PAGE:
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Good afternoon.

Following are this week’s summaries of the Court of Appeal for Ontario.

The outcome in Austin v. Bell Canada, a class proceeding, hinged on the placement of a comma in the Bell Canada pension plan. The issue was whether Bell was entitled to round the CPI used to calculate annual cost of living increases to the nearest two decimal points. The appropriate contractual method of rounding had a $10 million impact in only one year, and a $100 million impact over the long-term. Bell succeeded on a motion for summary judgment in having the class action dismissed. However, the Court of Appeal not only set aside the dismissal, but granted summary judgment against Bell in favour of the class.

Other topics covered this week included contractual interpretation in the joint venture context, mortgage enforcement, the enforceability of an equipment lease whose onerous terms were not brought to the attention of the contracting party, the stay of a vesting order pending appeal, the (almost) jury nullification as a result of an overly inquisitive jury foreman who conducted his own legal research on the MVA fault determination rules under the Insurance Act (the rules were inapplicable to the determination of fault), and adjournments in the Anti-SLAPP context (the 60-day requirement is not a hard cap on time within which to hear the motion).

Wishing everyone an enjoyable weekend.

John Polyzogopoulos
Blaney McMurtry LLP
416.593.2953 Email

Table of Contents

Civil Decisions

All-Terrain Track Sales and Services Ltd. v. 798839 Ontario Limited, 2020 ONCA 129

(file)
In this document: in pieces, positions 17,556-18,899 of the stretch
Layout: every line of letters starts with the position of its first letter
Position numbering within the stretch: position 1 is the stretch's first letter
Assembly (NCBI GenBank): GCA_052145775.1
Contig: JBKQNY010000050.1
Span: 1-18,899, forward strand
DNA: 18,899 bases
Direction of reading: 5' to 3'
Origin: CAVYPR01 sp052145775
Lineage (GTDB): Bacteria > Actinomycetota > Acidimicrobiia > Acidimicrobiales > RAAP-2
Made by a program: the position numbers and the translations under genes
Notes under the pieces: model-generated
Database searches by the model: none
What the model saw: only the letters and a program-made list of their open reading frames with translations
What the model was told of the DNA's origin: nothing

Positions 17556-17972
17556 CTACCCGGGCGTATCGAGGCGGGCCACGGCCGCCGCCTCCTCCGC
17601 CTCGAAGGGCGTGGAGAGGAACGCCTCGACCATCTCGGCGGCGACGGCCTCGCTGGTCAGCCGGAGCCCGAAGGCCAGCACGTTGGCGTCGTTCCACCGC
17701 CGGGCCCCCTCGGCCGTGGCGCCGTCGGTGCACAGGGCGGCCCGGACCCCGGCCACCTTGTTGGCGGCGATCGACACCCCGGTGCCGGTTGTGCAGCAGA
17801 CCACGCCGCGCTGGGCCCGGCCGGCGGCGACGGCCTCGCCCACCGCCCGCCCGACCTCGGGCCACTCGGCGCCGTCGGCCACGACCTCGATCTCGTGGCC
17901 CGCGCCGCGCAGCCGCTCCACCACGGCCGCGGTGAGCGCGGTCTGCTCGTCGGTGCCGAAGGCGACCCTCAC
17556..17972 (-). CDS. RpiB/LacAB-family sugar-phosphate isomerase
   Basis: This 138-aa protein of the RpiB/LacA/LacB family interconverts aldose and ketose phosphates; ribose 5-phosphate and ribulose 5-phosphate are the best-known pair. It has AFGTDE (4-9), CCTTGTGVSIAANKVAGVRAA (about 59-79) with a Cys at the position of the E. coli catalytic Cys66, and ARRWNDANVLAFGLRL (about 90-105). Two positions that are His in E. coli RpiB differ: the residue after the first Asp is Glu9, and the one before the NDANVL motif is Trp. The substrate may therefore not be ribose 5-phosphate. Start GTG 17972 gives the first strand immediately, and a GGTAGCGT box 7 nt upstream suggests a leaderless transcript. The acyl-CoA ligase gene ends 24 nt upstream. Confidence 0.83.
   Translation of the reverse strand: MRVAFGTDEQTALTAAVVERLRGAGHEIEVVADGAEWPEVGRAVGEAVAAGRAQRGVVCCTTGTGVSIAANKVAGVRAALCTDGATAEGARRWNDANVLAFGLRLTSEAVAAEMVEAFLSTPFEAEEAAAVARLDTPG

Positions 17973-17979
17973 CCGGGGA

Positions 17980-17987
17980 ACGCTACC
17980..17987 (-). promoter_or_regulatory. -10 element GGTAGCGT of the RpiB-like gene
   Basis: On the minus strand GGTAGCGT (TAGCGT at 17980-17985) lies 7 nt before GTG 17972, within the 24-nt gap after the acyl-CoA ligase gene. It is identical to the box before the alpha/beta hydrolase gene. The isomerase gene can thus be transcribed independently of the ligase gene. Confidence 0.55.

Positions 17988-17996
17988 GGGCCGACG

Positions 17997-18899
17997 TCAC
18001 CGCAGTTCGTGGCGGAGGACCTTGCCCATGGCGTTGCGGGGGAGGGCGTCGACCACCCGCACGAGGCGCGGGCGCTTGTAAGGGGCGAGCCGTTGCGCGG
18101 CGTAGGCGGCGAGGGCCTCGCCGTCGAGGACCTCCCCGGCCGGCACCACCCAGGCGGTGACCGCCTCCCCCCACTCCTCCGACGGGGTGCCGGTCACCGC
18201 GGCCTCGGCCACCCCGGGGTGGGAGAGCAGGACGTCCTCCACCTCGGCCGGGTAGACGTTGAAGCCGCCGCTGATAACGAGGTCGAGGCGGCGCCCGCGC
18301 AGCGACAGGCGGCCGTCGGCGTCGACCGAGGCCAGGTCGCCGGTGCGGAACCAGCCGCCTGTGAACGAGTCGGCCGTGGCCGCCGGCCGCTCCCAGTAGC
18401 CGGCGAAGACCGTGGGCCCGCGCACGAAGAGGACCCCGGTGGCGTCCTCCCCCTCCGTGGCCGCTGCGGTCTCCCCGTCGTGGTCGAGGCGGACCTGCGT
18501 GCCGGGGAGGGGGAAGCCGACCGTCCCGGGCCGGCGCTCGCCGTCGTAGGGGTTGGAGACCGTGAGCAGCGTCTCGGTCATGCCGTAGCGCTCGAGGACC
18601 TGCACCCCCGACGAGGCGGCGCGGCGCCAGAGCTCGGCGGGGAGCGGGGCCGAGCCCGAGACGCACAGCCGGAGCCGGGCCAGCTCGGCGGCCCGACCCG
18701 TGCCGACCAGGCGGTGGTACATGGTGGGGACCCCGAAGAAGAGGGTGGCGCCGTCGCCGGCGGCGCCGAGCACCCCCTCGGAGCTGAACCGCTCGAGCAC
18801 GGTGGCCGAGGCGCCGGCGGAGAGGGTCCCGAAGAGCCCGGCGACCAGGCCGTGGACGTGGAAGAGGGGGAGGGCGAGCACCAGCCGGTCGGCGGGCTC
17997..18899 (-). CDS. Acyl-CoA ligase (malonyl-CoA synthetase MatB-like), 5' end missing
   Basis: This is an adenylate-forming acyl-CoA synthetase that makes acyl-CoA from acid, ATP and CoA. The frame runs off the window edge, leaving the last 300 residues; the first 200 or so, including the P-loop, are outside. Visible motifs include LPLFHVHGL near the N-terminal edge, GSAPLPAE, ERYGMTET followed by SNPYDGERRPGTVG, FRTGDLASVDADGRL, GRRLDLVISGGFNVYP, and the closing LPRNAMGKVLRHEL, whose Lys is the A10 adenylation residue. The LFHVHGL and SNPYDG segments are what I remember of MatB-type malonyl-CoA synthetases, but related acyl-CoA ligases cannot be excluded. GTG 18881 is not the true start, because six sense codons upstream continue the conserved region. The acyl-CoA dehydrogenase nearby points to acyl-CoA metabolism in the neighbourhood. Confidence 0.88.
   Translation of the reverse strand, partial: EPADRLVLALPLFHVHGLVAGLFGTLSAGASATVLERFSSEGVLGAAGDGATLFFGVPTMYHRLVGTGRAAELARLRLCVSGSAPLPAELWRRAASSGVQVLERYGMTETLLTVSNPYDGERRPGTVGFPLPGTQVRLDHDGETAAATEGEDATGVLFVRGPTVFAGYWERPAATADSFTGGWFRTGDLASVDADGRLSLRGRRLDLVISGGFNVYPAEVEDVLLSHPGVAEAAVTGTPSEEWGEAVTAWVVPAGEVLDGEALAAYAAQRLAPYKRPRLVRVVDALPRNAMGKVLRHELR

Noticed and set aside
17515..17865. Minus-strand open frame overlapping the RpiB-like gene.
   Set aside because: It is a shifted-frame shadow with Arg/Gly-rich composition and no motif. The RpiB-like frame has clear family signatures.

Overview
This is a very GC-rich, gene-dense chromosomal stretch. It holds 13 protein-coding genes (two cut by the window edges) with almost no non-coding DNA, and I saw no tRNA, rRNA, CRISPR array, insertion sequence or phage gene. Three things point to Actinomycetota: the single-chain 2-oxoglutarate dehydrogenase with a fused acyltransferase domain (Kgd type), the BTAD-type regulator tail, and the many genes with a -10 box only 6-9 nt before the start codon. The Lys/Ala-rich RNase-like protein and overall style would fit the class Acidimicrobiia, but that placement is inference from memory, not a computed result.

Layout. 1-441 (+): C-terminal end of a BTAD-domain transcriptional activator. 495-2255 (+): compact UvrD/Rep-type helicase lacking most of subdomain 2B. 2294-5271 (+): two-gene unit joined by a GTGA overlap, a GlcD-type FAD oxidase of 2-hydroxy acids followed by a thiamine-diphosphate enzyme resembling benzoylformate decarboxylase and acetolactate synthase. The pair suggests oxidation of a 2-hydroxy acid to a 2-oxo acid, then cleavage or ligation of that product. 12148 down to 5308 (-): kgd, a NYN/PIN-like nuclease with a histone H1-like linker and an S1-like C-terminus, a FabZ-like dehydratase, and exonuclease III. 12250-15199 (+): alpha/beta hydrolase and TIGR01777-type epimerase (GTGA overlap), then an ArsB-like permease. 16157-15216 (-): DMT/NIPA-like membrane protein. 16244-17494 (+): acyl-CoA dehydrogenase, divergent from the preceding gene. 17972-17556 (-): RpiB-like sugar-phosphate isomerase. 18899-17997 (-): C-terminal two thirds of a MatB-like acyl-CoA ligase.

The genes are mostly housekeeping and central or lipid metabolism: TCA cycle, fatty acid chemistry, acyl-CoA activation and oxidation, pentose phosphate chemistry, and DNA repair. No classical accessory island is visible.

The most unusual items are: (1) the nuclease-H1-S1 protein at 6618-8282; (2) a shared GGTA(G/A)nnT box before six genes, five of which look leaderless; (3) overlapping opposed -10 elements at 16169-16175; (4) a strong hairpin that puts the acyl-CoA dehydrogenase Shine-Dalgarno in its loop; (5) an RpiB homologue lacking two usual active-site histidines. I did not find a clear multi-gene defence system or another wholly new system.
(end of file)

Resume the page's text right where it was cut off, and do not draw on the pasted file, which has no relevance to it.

Keywords: Contracts, Interpretation, Real Property, Mining Rights, Joint Venture Agreements, 798839 Ontario Ltd. v. Platt, 2016 ONCA 488, Sattva Capital Corp. v. Creston Moly Corp., 2014 SCC 53, Richcraft Homes Ltd. v. Urbandale Corporation, 2016 ONCA 622

The Energy Credit Union Limited v. Radwan, 2020 ONCA 136

Keywords: Contracts, Real Property, Mortgages, Civil Procedure, Summary Judgment

M & M Homes Inc. v. 2088556 Ontario Inc., 2020 ONCA 134

Keywords: Contracts, Real Property, Specific Performance, Civil Procedure, Appeals, Stay Pending Appeal, Rules of Civil Procedure, Rule 63.01, City Commercial Realty (Canada) Ltd v. Backich, [2005] O.J. No. 6443 (CA), RJR-MacDonald Inc v. Canada (Attorney General), [1994] 1 S.C.R. 311

Amorosi v. Barker, 2020 ONCA 144

Keywords: Civil Procedure, Anti-SLAPP, Motions, Adjournments, Cross-Examination, Courts of Justice Act, s 137.1(4)(b), 137(2)

MacQuarie Equipment Finance Ltd. v. 2326695 Ontario Ltd. (Durham Drug Store), 2020 ONCA 139

Keywords: Contracts, Equipment Leases, Enforceability, Termination Clauses, Onerous Provisions, Tilden Rent-A-Car Co. v. Clendenning (1976), 18 O.R. (2d) 601 (C.A.)

Patterson v. Peladeau, 2020 ONCA 137

Keywords: Torts, MVA, Civil Procedure, Jury Trials, Mistrials, Jury Nullification, Extrinsic Evidence, Jury Charges, Highway Traffic Act, R.S.O. 1990, c. H.8, s. 170(12), Fault Determination Rules, R.R.O. 1990, Reg. 668, R. v. Pannu, 2015 ONCA 677

Austin v. Bell Canada , 2020 ONCA 142

Keywords: Contracts, Interpretation, Contra Proferentem, Pension Plans, Class Proceedings, Summary Judgment, Class Proceedings Act, 1992, S.O. 1992, c. 6, Sattva Capital Corp. v. Creston Moly Corp., 2014 SCC 53, Housen v. Nikolaisen, 2002 SCC 33, Dinney v. Great-West Life Assurance Co., 2009 MBCA 29, Waxman v. Waxman (2004), 186 O.A.C. 201, Scanlon v. Castlepoint Development Corp. (1992), O.R. (3d) 744

Criminal Decisions

R. v. L., 2020 ONCA 128